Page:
There is some doubt as to whether a disappointed bidder has standing to assert a violation of the SCA by a competitor as grounds to set aside a contract award. The primary purpose of the Act is to provide wage and benefit protection to employees of federal contractors. S. Rep. No. 798, 89th Cong., 1st Sess. 1 (1965), reprinted in 1965 U.S.C.C.A.N. 3737. In a similar case, Pan Am World Services v. United States, 34 Cont. Cas. Fed. (CCH) (D.D.C. 1987), another judge of this district court held that a disappointed bidder did not have standing to assert injuries from the successful bidder's alleged violations of the SCA because plaintiff was outside the zone of interest Congress meant to protect. At least one circuit has, however, stated that the SCA was also intended to prevent contract competitors from engaging in wage-busting competition, see American Waste Removal Co. v. Donovan, 748 F.2d 1406, 1410 (10th Cir. 1984), and plaintiff cites dicta from a 1973 D.C. Circuit case for the proposition that it has standing to assert SCA violations. Kentron Hawaii, supra, at 1173.
Assuming without deciding that Halifax does have standing to raise alleged violations of the SCA in challenging the award of the contract to Allied, the Court now turns to the issue of whether a potential violation of the SCA reflected in a proposal renders the proposal illegal, invalidating the contract formed by its acceptance. Regulations promulgated by the Secretary of Labor interpret section 4(c) of the Service Contract Act to prevent a successor contractor from relying on its own separate collective bargaining agreement to pay union members less in the way of wages and fringe benefits than its predecessor's collective bargaining agreement called for. 29 C.F.R. § 4.163(d) (1993).
Under the regulations, then, it appears that if Allied does not grant the May 21, 1994 raise called for in Halifax's collective bargaining agreement, Allied might be in violation of the SCA. See Vigilantes, Inc. v. Administrator of Wage and Hour Div., U.S. Dept. of Labor, 968 F.2d 1412 (1st Cir. 1992) (wage rate in predecessor contractor's collective bargaining agreement was binding upon successor contractor proposing to pay minimum wage rate where minimum wage rate was lower than collective bargaining wage rate). Halifax complains that because Allied premised its bid -- more specifically, its cap on direct labor costs -- on an anticipatory violation of the Act, Halifax was prejudiced by premising the labor costs in its own bid on its collective bargaining agreement wage rate. But the issue before the Court is whether the USMC acted arbitrarily and capriciously or in clear violation of the law in accepting Allied's bid. The possibility that Allied's bid might eventually cause it to run afoul of another statute at sometime during its performance of the contract does not render the bid void.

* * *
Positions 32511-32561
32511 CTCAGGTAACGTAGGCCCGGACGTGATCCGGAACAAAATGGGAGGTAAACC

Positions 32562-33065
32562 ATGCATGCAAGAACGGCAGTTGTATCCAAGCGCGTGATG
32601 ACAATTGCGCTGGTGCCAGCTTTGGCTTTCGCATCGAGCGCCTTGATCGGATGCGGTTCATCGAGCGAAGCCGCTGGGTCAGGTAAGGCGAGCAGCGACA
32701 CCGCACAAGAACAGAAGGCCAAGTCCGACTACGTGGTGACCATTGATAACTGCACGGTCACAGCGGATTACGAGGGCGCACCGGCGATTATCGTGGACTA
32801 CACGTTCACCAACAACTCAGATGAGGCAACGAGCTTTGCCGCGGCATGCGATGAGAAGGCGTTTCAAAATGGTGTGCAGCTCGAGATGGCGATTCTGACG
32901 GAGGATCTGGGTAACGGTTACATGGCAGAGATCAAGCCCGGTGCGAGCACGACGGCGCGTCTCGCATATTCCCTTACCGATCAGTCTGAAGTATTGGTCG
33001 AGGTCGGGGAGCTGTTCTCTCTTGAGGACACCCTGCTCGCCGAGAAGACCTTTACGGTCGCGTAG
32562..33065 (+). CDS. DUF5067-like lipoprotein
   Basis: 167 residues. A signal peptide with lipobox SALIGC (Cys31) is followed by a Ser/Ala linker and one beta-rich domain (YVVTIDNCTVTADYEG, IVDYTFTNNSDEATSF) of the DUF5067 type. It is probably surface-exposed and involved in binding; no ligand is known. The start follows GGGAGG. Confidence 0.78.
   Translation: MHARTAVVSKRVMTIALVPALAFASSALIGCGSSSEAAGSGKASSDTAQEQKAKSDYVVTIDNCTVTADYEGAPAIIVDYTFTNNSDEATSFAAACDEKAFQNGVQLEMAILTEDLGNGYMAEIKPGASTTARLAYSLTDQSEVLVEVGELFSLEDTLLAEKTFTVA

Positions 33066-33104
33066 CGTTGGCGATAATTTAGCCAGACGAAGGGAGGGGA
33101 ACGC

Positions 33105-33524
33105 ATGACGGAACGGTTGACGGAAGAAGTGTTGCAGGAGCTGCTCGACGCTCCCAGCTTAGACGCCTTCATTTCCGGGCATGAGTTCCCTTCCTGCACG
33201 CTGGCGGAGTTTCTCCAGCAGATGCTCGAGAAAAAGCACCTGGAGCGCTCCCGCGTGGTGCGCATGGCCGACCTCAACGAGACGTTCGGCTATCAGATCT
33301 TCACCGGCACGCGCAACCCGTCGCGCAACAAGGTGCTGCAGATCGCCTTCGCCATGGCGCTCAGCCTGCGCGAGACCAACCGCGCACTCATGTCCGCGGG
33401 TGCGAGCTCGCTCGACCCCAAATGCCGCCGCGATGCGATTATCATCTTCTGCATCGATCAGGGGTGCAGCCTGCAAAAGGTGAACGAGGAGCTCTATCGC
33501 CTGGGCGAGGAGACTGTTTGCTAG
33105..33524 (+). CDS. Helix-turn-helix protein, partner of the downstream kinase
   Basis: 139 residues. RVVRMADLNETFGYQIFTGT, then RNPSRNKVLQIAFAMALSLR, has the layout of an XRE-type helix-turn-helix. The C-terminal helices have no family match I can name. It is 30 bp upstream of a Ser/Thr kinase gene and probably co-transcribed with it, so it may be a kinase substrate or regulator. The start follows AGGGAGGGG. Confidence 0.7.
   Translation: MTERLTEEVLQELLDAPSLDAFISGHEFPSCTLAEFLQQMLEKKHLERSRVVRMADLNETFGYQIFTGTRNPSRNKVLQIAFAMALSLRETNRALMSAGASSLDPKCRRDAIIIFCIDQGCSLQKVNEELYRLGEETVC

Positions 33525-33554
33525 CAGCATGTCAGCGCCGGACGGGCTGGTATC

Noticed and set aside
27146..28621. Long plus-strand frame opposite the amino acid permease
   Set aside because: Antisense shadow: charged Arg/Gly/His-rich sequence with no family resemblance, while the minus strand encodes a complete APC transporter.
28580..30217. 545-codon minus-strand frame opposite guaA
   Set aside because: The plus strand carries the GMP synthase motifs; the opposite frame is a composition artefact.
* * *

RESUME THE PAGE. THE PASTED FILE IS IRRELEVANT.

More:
The Court finds that the USMC did not act arbitrarily or in conscious disregard of the SCA. Before making his decision the USMC's contracting officer prudently sought and received a legal opinion from the Department of Labor's Wage and Hour Division, the agency charged with primary responsibility for interpretation and enforcement of the SCA, that Allied's bid would not violate the Act. Whether or not the Department of Labor is correct, the USMC had before it authoritative advice on the legality of the agreement from a most appropriate source; it was under no obligation to reject that advice as inherently unreliable.
Finally, the Court observes that Allied's cap on labor costs is not contingent on union approval or its compliance with the SCA. If the union fails to approve a renegotiation of the collective bargaining agreement, or if Allied is hereafter held to be in violation of the Service Contract Act, Allied itself will be obliged to absorb any pay increase required. See District 2, Marine Engineers Beneficial Ass'n v. Military Sealift Command, Dep't of Navy, 26 Wage & Hour Cas. (BNA) 723, 89 Lab. Cas. (CCH) P 33,925 (D.D.C. 1980) (citing Serv-Air, Inc. v. Seamans, 154 U.S. App. D.C. 28, 473 F.2d 158 (D.C. Cir. 1972)). There is no risk of increased cost to the government. Moreover, the prospect that any violation of the Service Contract Act will ever occur is entirely speculative at the moment, and the possibility that a successful bidder may engage in wrongful conduct in the future is insufficient to invalidate a contract award. cf. Kentron Hawaii, 480 F.2d at 1173.
Because Halifax's likelihood of success on the merits appears negligible, and because both the USMC and Allied would suffer substantial harm if performance of the contract were stayed little less than a month before the final transition is to occur, the Court holds that an injunction against performance of the contract is not warranted.
For the foregoing reasons, it is, this 7th day of April, 1994,
ORDERED, that plaintiff's motion for a preliminary injunction is denied; and it is
FURTHER ORDERED, that plaintiff show cause within sixty (60) days why final judgment should not be given for defendants on the merits in accordance with the foregoing unless a timely appeal herefrom remains pending.
Thomas Penfield Jackson
U.S. District Judge